A quick trip to the supermarket at 4.30pm on a Friday afternoon. You rush around grabbing the few bits you need, your mind full of a half-recalled shopping list. Your eyes are blind to those around you until the moment they loiter a moment too long at the shelf you want to browse. You tut at the parent whose child is lying face down in the aisle, screaming and kicking. You stamp impatiently at the self-checkout while the gentleman ahead of you scans his items. Carefully, patiently, slowly. Then you whizz through, beep-whirr-ding, and you’re away. You slalom through children and trolleys and charity collection points, and then get stuck at the door behind an elderly lady who is leaning painfully on her trolley, shuffling on. Finally a gap opens, and out you go. Jump in the car, and you’re off.
These days my three year old insists on accompanying me whenever I pop into the supermarket. It’s a pain, to be honest. It slows me down. We can’t slalom and weave. We can’t push past obstacles and squeeze through gaps. We can’t scoot around someone and zoom ahead: his legs don’t work that quickly. I spend most of my time and energy trying to protect him from the trolleys and shoppers to whom he is invisible.
But it is also a great blessing. It gives me time to see things, to hear things, to take notice.
I submit to the discipline of standing behind someone in an aisle and waiting my turn to pick a tin from the shelf. As I wait, I treasure the feeling of my boy’s little hand in mine. And I notice the trolley of the person I am standing behind. It is full of ready meals for one, crowned by a bulging paper bag from the pharmacy.
As we queue at the self checkout, I can chat to my boy about any old nonsense. And I notice the man in front, emptying his wallet of coppers and silvers to pay for four cans of the cheapest own-brand lager. He’ll go home and drink that alone: sat in his coat with the curtains closed and the heating off.
Leaving the store, I watch my boy mimicking my steps, full of life. I resign myself to walking slowly behind the lady who leans on her trolley for dear life. And I notice her ankles. Swollen, and angry, and ulcerated.
Shops may bring out the worst of us: our intolerance, our selfishness, our impatience.
I am ashamed at how little I notice of others, until I open my eyes.
I am appalled at my own pushing and shoving.
I am embarrassed by my snap judgements and my impatience.
If shops are the temples of our time, then we go there to worship a god who cares little about the slowest, the weakest, the poorest, the smelliest, the loneliest, the nosiest.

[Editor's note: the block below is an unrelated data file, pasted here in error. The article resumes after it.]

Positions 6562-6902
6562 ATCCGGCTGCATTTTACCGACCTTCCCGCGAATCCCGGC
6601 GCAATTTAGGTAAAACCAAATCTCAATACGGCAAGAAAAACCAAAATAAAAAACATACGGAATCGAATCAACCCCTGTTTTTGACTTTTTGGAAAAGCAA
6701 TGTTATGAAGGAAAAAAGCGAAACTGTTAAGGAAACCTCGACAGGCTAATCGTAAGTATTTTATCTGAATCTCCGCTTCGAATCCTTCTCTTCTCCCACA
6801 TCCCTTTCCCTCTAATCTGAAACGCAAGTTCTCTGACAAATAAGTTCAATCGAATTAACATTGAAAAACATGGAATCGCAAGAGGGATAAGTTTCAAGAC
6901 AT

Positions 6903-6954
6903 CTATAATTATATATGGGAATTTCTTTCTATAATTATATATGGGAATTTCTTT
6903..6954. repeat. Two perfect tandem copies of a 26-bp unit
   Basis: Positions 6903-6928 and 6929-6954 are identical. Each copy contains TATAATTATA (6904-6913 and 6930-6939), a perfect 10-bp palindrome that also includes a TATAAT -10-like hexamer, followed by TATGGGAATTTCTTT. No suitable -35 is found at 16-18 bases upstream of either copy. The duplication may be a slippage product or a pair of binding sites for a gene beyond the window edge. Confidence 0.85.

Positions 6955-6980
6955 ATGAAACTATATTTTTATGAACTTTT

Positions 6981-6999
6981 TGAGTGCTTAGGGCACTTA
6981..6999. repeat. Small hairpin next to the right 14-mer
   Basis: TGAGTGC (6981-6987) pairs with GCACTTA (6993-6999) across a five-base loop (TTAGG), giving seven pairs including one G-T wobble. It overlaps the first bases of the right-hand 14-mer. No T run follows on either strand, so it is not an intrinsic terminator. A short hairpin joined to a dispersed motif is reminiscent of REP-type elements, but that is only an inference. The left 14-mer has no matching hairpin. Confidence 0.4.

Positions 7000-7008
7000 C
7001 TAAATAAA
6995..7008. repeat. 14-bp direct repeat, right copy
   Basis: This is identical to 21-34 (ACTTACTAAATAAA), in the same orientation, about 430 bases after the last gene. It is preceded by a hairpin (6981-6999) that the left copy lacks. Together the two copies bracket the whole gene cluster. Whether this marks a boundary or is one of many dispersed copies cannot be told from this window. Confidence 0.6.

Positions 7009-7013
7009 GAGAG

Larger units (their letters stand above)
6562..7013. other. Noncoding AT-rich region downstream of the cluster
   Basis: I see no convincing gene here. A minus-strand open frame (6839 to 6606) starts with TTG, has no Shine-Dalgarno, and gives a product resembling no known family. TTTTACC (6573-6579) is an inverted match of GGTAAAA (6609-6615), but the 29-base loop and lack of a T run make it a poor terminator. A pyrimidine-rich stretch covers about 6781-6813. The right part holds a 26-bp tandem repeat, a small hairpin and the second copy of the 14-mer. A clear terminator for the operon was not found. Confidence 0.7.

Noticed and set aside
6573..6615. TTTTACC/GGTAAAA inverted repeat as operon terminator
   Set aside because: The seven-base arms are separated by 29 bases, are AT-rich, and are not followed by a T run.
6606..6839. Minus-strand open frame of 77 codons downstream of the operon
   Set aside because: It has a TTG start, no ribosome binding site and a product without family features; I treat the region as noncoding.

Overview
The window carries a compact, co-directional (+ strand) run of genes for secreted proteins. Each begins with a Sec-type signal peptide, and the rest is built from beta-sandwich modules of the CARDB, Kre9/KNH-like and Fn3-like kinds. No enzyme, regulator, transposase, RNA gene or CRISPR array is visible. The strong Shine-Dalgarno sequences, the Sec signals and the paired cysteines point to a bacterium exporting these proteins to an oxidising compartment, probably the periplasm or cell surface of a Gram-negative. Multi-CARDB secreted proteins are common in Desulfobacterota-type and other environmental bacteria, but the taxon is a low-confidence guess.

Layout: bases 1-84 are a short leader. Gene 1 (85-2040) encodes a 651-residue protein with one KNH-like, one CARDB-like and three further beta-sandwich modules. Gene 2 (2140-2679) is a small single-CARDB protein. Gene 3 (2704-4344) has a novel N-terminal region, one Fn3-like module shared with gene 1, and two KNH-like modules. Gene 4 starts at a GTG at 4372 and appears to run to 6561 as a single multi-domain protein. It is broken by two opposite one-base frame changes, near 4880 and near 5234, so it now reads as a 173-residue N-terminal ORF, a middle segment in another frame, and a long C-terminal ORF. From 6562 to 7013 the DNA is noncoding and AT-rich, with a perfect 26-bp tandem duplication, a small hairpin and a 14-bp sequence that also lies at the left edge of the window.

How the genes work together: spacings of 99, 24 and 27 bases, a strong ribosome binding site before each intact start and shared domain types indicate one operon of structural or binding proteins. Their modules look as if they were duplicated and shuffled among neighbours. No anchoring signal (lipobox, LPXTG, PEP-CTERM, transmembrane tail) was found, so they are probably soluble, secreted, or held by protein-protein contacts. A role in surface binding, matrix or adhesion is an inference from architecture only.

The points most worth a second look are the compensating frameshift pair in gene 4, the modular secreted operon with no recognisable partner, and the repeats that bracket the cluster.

Our temper is short and our steps are quick.
Our eyes are closed and our hearts are cold.
As gathering places, shops offer little to those who are seeking community, kindness, and understanding. Our basic need of these things gives rise to the deepest cries of our hearts. We try and find solace in the things we buy as we push and shove through the shop, but the desperate truth is that nothing we spend money on can fill the gaping care-shaped hole in our spirit.
But shops also offer us some of our greatest opportunities to show kindness, tolerance and understanding. A friendly smile for the young mum or dad whose toddler has had enough. A helping hand for the frail gentleman struggling with his bag of tins. An extra bag in the foodbank collection. A few words of encouragement for the member of staff monitoring the malfunctioning self-checkout.
It is shops that bring us together with those who cause us discomfort or inconvenience. If we are the ones who can walk away from the smell, the poverty, the noise, the disturbance, then perhaps it is within our gift to do a much greater thing. What would it cost us to dip into our reserves of patience, grit our teeth, flex our (underused) tolerance muscles, and simply notice, and understand?
We can’t escape from everything that offends, annoys, irritates, or disturbs. Nor should we have any right to do so. This is about looking after one another. Seeing beyond our own comfort and reaching out to others with a shared humanity.
I am still learning and still trying. But I hope that my shopping habits will bring out the best in me, so that those around me in the aisles might flourish, even for a fleeting moment.